Background: It has been shown that smoking habits represent an increased risk for impaired bone healing and implant failure. This study aimed to evaluate the implant survival rates among non-smokers (NS) and different kinds of smokers (S).
Methods: A retrospective analysis was made over a 5-year period of the clinical and radiographic findings corresponding to 66 consecutive patients who had received a total of 165 dental implants. Patients were divided into two groups: S, 40 patients (95 implants; 58% of the sample); and NS, 26 patients (70 implants; 42% of the sample). Also, S and NS were classified into four different categories according to daily tobacco use: NS, 26 patients and 70 implants; light smokers (LS), 23 patients and 44 implants; moderate smokers (MS), 11 patients and 25 implants; and heavy smokers (HS), six patients and 26 implants.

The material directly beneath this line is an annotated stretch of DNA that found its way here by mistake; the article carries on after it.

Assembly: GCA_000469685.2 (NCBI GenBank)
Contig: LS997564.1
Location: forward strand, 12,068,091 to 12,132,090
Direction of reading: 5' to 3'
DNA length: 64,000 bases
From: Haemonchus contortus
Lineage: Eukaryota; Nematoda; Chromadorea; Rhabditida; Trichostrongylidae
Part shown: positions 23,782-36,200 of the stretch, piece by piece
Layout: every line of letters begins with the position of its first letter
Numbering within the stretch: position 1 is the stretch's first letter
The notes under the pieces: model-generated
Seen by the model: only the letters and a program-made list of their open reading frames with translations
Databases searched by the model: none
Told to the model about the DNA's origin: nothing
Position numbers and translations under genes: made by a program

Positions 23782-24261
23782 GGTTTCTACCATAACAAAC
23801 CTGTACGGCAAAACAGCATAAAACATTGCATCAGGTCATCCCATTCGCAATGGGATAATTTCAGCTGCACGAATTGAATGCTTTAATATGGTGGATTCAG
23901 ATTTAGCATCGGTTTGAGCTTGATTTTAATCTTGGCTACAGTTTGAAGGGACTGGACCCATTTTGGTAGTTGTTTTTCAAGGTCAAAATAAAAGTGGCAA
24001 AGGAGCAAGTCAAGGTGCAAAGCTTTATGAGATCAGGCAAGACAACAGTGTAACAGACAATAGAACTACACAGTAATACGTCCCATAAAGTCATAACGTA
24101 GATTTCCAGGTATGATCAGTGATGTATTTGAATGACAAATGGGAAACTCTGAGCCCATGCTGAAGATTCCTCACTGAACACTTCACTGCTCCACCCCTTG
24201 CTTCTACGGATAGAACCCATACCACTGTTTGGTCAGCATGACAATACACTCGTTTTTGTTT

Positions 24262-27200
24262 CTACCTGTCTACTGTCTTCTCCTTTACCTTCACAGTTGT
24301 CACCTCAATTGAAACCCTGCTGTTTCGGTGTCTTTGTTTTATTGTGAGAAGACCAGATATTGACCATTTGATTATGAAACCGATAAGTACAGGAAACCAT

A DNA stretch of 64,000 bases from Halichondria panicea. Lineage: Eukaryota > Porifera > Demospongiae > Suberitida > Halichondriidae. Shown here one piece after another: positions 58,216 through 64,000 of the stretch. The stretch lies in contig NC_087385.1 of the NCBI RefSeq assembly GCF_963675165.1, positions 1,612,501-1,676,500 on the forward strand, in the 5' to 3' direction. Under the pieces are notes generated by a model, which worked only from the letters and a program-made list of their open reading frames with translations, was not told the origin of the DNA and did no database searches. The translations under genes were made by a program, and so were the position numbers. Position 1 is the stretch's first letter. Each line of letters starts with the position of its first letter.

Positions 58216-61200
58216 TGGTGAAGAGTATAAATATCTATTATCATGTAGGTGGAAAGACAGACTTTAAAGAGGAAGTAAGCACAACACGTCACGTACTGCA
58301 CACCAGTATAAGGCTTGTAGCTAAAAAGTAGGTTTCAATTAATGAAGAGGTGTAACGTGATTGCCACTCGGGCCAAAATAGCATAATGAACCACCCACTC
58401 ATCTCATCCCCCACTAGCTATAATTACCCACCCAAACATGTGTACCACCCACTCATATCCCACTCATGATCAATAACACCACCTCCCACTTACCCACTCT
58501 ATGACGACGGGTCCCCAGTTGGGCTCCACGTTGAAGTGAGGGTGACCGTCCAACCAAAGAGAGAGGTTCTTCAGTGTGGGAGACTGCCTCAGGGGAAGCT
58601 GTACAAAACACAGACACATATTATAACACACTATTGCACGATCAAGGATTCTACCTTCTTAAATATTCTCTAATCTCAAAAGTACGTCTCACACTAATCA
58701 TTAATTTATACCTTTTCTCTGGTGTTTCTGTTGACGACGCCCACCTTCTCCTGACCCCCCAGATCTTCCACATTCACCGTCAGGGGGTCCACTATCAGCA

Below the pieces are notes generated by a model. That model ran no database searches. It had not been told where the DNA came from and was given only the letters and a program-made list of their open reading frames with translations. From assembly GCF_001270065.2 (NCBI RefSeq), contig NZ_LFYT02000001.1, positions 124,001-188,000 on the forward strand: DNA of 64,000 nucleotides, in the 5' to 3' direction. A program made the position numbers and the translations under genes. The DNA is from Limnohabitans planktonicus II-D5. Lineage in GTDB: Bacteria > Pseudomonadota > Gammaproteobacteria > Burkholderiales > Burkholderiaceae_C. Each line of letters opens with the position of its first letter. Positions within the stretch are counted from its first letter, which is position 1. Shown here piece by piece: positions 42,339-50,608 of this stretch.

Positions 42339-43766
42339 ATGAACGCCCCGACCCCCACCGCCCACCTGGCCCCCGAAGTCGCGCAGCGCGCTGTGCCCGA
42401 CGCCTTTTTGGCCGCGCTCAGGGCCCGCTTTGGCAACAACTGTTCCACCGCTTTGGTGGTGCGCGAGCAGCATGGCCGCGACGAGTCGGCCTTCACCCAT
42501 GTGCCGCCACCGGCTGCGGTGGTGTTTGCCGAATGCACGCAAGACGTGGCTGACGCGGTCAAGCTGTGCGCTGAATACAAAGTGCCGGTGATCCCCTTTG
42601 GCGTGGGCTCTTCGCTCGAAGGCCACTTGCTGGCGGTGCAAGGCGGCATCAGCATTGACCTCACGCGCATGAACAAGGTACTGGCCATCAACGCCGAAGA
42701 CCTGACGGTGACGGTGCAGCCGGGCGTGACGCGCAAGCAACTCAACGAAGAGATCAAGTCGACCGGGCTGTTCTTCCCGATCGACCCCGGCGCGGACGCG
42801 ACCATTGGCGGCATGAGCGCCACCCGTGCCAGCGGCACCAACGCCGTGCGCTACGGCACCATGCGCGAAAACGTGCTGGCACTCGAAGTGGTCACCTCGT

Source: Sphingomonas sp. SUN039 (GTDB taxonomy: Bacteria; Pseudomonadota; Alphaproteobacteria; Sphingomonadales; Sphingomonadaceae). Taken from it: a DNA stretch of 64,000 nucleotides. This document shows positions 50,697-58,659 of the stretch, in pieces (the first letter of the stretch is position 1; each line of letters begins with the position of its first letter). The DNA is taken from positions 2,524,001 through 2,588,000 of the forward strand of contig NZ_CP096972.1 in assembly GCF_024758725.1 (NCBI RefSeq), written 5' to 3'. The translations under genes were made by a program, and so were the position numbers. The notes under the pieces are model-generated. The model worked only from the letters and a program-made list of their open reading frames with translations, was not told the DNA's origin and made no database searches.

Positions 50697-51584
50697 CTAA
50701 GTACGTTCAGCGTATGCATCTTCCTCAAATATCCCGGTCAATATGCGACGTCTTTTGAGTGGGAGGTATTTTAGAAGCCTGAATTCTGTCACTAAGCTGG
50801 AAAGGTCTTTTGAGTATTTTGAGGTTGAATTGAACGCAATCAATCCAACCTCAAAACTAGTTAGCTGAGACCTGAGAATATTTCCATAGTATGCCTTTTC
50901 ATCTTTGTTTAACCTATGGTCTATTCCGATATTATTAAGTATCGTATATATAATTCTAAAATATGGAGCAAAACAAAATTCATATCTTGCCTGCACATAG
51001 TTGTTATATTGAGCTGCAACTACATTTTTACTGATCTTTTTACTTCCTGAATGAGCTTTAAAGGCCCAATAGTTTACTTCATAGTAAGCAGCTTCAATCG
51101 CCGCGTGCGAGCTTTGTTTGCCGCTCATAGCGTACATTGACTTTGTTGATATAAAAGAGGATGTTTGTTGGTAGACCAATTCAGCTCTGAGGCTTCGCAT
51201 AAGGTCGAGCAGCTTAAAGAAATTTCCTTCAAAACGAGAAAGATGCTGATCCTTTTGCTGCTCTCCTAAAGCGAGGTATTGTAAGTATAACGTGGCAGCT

Results: Sixteen implants (9.7%) failed and had to be removed. Group S showed 15 failures and a success rate of 84.2%. Group NS had only one failure, giving a success rate of 98.6%. The risk of implant failure was approximately 31% in those who smoked more than 20 cigarettes per day. HS showed statistical differences from NS or LS. However, they did not show any differences from MS.
Conclusions: Within the limits of the present study, the use of tobacco involves a 15.8% risk of implant failure, with a 13.1 odds ratio. LS or MS tobacco use involves a 10.1% relative risk of implant loss, whereas the consumption of >20 cigarettes per day increases this risk to 30.8%.